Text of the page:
Enabling GPU rendering for Cycles?
I want to enable GPU rendering, but there is no option in User Preferences > System:
Why is this? How can I get cycles to render using my GPU?
I'm using OpenSUSE 13.1 x64 with Nvidia official repo drivers installed. However, despite I bought an nvidia Geforce 650GT, stil have no GPU option available on Blender. What am I missing or doing wrong?
@user3305984 Without more info it's hard to say. This site isn't really designed for back and forth discussions (as will undoubtedly be the result of troubleshooting etc.), so you'll probably have better luck on a forum like BlenderArtists
Ensure GPU Support
Currently cycles supports CUDA (Nvidia) devices and has experimental support for OpenCL devices as of 2.75 (added in
B7f447). If you are using an AMD/ATI graphics card, see the OpenCL section below. If you are running an older NVIDIA card, ie the Geforce series, support is extremely limited and these are not officially supported, see How to enable GPU rendering on older Nvidia GPUs?
Cycles only supports CUDA GPUs with a CUDA compute ability of 3.0 or higher. To use CUDA, check to make sure your GPU is on this list of CUDA capable GPUs and has a ranking of at least 3.0.
Install Latest Drivers
If your GPU has a CUDA compute ability greater than or equal to 3.0 and you still don't have the option to enable GPU rendering, you can check a couple more things:
Ensure you are using the proprietary drivers distributed by Nvidia and that your GPU drivers are up to date.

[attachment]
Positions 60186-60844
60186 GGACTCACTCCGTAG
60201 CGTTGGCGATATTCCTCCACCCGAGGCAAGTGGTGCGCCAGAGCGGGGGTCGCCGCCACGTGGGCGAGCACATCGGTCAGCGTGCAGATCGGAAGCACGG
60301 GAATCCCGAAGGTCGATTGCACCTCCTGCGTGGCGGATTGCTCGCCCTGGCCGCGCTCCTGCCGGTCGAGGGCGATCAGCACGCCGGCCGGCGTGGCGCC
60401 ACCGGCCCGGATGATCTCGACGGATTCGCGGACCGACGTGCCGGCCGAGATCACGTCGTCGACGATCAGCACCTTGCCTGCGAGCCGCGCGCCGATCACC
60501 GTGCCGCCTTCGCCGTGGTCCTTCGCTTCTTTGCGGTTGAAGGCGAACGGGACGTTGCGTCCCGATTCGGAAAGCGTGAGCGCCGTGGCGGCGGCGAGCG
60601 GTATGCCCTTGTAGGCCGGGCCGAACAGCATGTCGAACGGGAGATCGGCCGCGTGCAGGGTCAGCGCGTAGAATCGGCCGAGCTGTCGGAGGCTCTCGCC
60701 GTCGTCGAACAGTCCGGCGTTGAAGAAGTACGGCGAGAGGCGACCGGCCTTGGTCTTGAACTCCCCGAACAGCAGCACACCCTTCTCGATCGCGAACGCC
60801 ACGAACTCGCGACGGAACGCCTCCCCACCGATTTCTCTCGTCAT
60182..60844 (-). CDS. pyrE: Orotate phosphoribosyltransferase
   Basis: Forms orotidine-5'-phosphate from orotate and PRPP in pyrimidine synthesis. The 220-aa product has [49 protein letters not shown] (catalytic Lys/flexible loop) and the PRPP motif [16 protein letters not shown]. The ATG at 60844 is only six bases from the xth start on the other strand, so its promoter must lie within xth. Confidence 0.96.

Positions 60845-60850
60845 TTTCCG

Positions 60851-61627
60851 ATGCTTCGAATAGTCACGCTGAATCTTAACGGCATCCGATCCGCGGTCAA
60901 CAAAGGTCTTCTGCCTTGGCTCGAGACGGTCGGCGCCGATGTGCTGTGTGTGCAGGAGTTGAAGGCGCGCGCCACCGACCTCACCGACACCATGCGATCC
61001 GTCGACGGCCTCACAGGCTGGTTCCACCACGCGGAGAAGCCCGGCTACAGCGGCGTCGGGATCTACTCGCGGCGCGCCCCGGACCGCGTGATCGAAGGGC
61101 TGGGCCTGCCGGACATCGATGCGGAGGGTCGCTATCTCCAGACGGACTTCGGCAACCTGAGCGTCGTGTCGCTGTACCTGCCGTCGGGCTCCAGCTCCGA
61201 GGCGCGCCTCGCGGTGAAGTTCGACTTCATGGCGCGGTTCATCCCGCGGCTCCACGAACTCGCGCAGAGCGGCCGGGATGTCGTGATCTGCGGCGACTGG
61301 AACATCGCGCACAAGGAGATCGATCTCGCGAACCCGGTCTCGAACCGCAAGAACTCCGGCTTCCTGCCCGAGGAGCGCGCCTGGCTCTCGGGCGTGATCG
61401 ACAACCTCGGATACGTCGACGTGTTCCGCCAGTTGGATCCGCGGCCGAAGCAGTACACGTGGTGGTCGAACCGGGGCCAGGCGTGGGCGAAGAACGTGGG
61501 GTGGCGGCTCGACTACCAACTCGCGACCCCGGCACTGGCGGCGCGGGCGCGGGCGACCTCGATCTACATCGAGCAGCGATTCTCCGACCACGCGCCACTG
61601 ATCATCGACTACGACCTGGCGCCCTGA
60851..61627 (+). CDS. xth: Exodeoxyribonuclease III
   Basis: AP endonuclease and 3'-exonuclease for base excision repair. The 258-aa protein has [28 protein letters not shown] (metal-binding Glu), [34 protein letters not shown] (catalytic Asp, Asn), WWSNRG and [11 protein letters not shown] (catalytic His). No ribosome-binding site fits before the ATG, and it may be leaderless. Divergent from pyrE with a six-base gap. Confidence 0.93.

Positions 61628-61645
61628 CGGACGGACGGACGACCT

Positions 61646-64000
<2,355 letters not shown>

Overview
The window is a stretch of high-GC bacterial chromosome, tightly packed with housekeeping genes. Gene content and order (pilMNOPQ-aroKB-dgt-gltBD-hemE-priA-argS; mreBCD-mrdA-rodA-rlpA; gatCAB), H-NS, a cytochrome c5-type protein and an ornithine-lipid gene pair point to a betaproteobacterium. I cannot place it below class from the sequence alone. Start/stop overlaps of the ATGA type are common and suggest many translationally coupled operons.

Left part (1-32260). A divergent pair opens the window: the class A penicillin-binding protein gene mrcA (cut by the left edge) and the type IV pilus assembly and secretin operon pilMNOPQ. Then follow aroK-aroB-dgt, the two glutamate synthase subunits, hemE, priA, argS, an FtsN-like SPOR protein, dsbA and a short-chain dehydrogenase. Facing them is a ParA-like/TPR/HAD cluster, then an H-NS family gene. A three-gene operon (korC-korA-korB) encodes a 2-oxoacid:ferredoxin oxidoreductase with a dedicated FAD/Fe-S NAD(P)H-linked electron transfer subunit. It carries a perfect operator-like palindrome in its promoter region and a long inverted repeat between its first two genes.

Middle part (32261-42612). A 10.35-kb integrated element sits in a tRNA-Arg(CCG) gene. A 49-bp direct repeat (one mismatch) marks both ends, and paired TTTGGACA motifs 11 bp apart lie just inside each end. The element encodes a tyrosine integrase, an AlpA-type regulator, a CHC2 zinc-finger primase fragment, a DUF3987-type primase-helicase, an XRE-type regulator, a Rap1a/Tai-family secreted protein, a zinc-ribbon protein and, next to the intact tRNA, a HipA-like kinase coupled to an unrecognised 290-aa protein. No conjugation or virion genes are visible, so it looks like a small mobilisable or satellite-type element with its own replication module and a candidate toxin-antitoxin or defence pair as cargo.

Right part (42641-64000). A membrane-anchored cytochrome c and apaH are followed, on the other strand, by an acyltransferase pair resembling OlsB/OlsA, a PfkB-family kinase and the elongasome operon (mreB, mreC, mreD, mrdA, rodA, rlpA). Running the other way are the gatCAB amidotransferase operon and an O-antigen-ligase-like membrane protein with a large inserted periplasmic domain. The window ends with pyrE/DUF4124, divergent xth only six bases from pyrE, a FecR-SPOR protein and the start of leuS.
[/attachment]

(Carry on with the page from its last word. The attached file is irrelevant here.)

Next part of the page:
If you are compiling Blender from source, ensure you have the CUDA development toolkit installed.
Below are instructions for various operating systems. If you are still having issues after trying all the steps listed in this post, try asking for support on BlenderArtists.
This site is not well suited to localized troubleshooting discussions often needed to untangle unusual hardware/driver issues.
Run as root
Due to an issue with some versions of the nvidia drivers, you must run blender (or any other program which uses cuda) as root before you can use any cuda features as a normal user. See this thread for more detail.
Open your driver manager and select the recommended driver and Apply Changes.
You can also use the terminal to install the latest stable driver.
$ sudo apt-add-repository ppa:ubuntu-x-swat/x-updates $ sudo apt-get update $ sudo apt-get install nvidia-current
For linux Mint, Ubuntu and Debian variants (and maybe other distributions) you will need to install the package nvidia-modprobe which will detect your nvidia CUDA device and make it available for blender. Read this answer for further instructions
Please note that these instructions were put together in June 2015 on Debian Jesse. Although Debian is a very stable distribution, it isn't unlikely that this will be out of date on Debian Stretch. If you have more up to date information, please feel free to edit this.
Before we can install the drivers, we will need to install the kernel headers from the
contrib nonfreerepository. If this repository hasn't been added already, open
$ sudo nano /etc/apt/sources.list
deb http://http.debian.net/debian/ jessie main contrib non-free
For Debian to recognize the repository, we will need to refresh the package list:
$ sudo apt-get update
Once this is done, the headers can be installed:
$ sudo apt-get install linux-headers-$(uname -r|sed 's,[^-]*-[^-]*-,,') nvidia-kernel-dkms
sedmagic, this will install the correct headers for your version of the kernel.
Now we need to blacklist (disable) the open source nouveau driver. To do this, we will create an Xorg configuration file:
$ sudo mkdir /etc/X11/xorg.conf.d $ sudo echo -e 'Section "Device"\n\tIdentifier "My GPU"\n\tDriver "nvidia"\nEndSection' > /etc/X11/xorg.conf.d/20-nvidia.conf